Front Page - Search 

A place to relax
Temperance Hall is not what name implies
(Published March 6, 2006)

By ASHANTAE JOHNSON
Staff Writer

It’s 4:15 p.m. Clinking glasses chime loudly, three separate conversations are growing louder and ripping boxes whisper as a hard-working man vigorously sweeps the upstairs floor and a muted television shows ice skaters in the Olympics.

"What’s the password to the router?" a guy wearing a black-hooded sweatshirt shouts.

A tall yellow ladder stands in the middle of the floor and power drills occupy nearby black painted-wood tables. Manager Dan Searing seems to have things under control.

"We are having security cameras installed," he said as he rushed through the narrow walkway of the restaurant.

In this cozy spot at 3634 Georgia Ave. NW, the staff of the newly opened Temperance Hall restaurant busily prepares for its signature 5-to-7 "happy hour."

The restaurant’s name was chosen after the initial name, The Whiskey, was opposed by neighborhood residents, despite the presence of a large liquor store already in the block.

"We just took a step in the opposite direction," Searing said.

Temperance supporters, advocating abstinence from alcoholic beverages, helped usher in the Prohibition Era of the early 20th century, when illegal bars known as "speak-easies" thrived in the United States.

Temperance Hall is a neighborhood bar, acknowledges owner Joe Englert. With its vintage 1920s theme, Temperance Hall evokes the Prohibition Era.

"I researched speak-easies in D.C. -- on Georgia Avenue and in Northwest -- during the Prohibition Era," Englert said. "I wanted to stick with that theme."

Englert is also the mastermind behind other local themed establishments like Lucky Bar on Connecticut Avenue and DC9 on Ninth Street in Northwest Washington.

"Joe comes up with all the concepts for his places," Searing said. "He loves nightlife and places with character. He looks to make each of them something special."

Temperance Hall "has been very successful thus far -- we are the neighborhood place," Englert noted, in an area where carryout liquor or a nearby strip club have been the closest places to buy a drink.

A recent visit to Temperance Hall found Scott, who sports a basic ‘uniform’ of a green cap, jeans and a black T-shirt, stocking the bar.

"It takes us about an hour to set up and we usually have a pretty decent crowd for happy hour," Scott said.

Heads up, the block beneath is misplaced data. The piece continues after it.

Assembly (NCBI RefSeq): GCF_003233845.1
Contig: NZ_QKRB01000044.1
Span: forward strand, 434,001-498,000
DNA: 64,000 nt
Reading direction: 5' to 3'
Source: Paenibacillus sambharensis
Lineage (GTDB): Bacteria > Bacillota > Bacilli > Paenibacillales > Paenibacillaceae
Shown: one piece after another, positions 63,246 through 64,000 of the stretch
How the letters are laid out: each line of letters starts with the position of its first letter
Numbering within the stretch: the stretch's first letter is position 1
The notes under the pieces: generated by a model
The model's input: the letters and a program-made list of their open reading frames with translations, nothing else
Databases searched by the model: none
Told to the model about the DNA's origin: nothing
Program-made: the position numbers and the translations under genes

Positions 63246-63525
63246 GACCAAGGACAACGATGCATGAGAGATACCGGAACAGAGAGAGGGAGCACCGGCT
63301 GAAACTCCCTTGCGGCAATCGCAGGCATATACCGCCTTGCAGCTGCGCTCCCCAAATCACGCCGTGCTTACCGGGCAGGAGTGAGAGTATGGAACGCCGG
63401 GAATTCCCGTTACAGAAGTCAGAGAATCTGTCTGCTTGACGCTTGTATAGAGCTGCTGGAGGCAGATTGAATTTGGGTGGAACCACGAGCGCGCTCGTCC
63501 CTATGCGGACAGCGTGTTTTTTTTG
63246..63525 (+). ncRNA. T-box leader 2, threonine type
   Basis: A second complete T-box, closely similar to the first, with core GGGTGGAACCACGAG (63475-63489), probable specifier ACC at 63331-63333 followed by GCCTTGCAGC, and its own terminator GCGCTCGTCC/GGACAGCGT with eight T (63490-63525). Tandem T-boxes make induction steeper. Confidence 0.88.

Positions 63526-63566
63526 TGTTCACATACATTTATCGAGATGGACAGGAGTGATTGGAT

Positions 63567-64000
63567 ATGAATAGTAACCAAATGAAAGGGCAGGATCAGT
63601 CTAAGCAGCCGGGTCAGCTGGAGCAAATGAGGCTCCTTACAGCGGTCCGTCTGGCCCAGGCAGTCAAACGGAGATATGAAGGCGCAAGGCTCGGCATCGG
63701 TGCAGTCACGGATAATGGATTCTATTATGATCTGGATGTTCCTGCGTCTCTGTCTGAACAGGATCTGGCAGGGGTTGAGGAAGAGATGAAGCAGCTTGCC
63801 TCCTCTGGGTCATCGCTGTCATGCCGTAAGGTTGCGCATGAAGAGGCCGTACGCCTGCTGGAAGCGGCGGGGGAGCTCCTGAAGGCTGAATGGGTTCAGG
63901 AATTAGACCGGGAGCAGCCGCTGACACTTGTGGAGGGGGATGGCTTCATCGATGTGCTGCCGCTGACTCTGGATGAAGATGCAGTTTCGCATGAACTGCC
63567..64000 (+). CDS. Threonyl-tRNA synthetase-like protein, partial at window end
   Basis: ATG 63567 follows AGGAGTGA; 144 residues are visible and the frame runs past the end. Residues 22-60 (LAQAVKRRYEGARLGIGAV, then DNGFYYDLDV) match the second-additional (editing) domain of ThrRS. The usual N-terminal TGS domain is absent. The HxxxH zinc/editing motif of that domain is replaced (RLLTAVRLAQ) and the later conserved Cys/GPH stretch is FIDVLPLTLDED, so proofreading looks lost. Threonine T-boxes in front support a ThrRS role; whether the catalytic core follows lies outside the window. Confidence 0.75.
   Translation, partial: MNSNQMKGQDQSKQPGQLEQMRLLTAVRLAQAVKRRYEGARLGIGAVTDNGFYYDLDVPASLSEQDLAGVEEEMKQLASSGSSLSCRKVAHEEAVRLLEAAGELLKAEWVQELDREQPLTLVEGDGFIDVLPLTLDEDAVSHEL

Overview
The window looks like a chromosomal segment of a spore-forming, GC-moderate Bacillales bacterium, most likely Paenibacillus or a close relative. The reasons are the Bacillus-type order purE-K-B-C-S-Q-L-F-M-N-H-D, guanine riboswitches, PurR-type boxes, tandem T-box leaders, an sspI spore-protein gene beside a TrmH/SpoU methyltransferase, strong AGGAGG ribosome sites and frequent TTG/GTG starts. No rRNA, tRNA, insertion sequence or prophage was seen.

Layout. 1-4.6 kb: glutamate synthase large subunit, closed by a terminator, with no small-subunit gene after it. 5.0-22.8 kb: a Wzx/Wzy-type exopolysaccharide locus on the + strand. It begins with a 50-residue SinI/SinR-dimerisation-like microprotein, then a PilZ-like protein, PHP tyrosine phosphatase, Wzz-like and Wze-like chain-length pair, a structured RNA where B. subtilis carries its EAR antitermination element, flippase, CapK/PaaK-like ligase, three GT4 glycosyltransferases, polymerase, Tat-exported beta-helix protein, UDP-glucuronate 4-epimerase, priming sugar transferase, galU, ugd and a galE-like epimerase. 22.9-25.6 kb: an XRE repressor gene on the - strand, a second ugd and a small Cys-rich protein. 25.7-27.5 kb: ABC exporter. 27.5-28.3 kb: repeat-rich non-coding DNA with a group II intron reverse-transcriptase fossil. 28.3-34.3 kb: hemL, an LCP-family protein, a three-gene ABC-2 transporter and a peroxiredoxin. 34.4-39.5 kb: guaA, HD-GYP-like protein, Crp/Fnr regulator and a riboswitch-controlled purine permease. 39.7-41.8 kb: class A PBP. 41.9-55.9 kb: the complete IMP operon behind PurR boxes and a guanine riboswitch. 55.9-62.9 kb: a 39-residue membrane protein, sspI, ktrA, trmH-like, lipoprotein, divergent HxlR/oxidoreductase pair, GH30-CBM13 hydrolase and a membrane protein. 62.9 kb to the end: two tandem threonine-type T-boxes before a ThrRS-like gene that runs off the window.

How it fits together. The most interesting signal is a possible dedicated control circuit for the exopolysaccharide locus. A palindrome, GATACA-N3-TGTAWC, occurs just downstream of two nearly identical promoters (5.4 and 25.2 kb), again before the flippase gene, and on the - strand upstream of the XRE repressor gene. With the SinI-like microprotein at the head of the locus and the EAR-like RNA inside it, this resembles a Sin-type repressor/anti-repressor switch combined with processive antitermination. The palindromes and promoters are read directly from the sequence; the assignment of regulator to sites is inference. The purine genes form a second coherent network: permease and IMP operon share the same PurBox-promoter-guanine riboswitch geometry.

A gentleman with a distant gaze, seated nearby, declares, "I’ve had a bad week." Searing walks in, briefly entertains the gentleman, gives him a beer and asks him for an invoice. Before long, he disappears downstairs.

The lower level of Temperance Hall mirrors the top floor. Although far from complete, it has a full-size bar, a few dinner tables, a full kitchen and a large sliding door, which will soon be the entrance to an outdoor patio.

Upstairs, antique mirrors trimmed in gold grace brick walls and mini-chandeliers dangle above the black tables. A leather booth, which seats four, fills a corner beneath the front window. An indoor balcony holds additional dining space, a flat screen television and a pool table.

While one worker places ashtrays onto the bare tabletops, a female bartender walks behind the bar and gives Scott a hand.

Although she’s been a bartender for a couple of years, Tamara acknowledges how intense happy hour already is, considering the grand opening was on Jan. 13.

"At first it was really chill, but now every Friday is crazy," she said. "It’s really packed and really diverse. Most [customers] are from the neighborhood."

Searing describes his customers as "young couples from the neighborhood and groups of guys who shoot pool and watch Wizards’ games … black and white, old and young, those who grew up in the neighborhood or those who just moved here."

"I’ve seen a few students in here as well -- we’re close to Howard [University]," he adds. "I’ve seen people studying and we have WiFi so people can check their email."

Searing describes Temperance Hall’s current menu as "creative bar food -- affordable but high quality."

"We are still adding to the menu," he said. Buffalo wings and sandwiches are coming soon, as well as a Sunday brunch.

"We have only been open a little while, but we already have regulars," Searing said, noting that people seem to be discovering Temperance Hall "to relax and have a good time in a place close to home."

Copyright 2006 The Common Denominator